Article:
Andrews drove home because her mother was too drunk to drive. On the way, her mother blurted out the news: "That man was your father."
The girl was shocked. All her life she had thought her mother's husband was her father, a schoolteacher named Ted Wells, and she loved him as a natural parent. The fact that Wells was not her father was one of the many travails of Andrews' life, which included dealing with alcoholism in the family and spending nights in bomb shelters while the Germans bombed London.
Julie Andrews at 72 seems little changed from when she was starring in Hollywood extravaganzas. She talked excitedly about plans for appearances, including two at the Hollywood Bowl, in dramatizations of children's stories that she and her daughter Emma wrote.
She didn't even seem dismayed by the loss of her singing voice, the result of an operation when she was in "Victor Victoria" on Broadway.
"It's over," she said with a note of finality.
Andrews talked with zest about the success of her new autobiography, "Home," which hit No. 1 in its second week on The New York Times list of best-selling nonfiction. The origin of the book's title came from when young Julie and her parents arrived at a new residence and the child uttered her first word: "Home."
"About 15 years ago, I was asked by a publisher at Hyperion, Bob Miller, if I could write my autobiography," Andrews recounted. "I didn't know if I could or would write an autobiography or if my day job would get in the way."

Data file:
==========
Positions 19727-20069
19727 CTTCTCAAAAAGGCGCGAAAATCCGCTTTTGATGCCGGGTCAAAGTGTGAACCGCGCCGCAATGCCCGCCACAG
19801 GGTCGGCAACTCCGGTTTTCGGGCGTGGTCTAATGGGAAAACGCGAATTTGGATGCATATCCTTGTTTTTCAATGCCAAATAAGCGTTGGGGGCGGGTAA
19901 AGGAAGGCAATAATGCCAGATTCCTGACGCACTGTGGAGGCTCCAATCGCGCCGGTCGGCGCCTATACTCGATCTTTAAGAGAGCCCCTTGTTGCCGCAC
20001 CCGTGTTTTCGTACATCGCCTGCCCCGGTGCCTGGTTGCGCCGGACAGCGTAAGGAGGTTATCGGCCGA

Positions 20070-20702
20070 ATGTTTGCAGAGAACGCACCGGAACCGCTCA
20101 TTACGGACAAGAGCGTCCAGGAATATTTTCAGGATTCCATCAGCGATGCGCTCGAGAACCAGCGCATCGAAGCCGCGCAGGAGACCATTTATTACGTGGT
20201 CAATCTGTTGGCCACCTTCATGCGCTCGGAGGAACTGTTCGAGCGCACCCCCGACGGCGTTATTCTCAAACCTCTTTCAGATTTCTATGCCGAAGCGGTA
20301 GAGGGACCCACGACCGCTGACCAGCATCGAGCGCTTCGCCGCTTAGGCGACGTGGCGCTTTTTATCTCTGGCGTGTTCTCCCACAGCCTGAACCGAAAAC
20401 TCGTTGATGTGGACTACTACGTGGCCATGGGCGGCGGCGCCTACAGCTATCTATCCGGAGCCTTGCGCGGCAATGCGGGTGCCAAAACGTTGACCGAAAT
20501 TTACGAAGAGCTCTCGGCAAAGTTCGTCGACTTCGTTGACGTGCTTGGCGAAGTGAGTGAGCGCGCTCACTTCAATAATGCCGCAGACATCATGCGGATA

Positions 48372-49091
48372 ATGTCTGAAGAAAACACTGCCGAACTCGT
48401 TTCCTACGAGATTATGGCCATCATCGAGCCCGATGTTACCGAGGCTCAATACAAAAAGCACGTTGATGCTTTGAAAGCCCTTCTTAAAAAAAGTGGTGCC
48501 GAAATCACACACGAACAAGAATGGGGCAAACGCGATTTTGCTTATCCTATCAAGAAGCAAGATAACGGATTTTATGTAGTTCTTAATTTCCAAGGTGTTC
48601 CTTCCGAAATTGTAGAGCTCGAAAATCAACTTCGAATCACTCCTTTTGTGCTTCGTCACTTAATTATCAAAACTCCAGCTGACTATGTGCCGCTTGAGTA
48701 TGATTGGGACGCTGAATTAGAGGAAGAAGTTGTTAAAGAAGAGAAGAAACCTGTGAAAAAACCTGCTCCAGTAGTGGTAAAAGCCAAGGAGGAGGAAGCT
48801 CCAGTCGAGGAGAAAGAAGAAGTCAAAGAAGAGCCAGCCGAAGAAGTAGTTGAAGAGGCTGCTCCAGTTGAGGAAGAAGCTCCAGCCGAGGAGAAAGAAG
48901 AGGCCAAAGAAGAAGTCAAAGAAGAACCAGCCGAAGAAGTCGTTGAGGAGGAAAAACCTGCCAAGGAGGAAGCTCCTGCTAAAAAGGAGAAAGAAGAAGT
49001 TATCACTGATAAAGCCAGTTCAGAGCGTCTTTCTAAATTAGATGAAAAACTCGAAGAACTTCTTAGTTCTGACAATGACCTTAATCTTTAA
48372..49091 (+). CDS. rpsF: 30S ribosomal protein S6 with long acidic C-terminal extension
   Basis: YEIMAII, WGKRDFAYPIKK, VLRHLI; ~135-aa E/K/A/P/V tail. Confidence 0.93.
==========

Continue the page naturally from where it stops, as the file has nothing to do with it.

Miller kept after Andrews until she signed a contract in 1999 and received an advance. She began jotting down memories about her family and her early years in vaudeville during its dying days, and interviewed her brothers and sisters; her parents and her older relatives were all dead. She began writing three and a half years ago.
"Emma came on board two years ago, and that's when proper writing started," she said. "She and I have done 16 books together, and I had done four books before that."
Born Julia Elizabeth Wells, Andrews got her start in show business at 9, when she joined her pianist mother in her vaudeville act. Andrews was soon winning audiences on her own with what she called her "freakish voice," which spanned three octaves.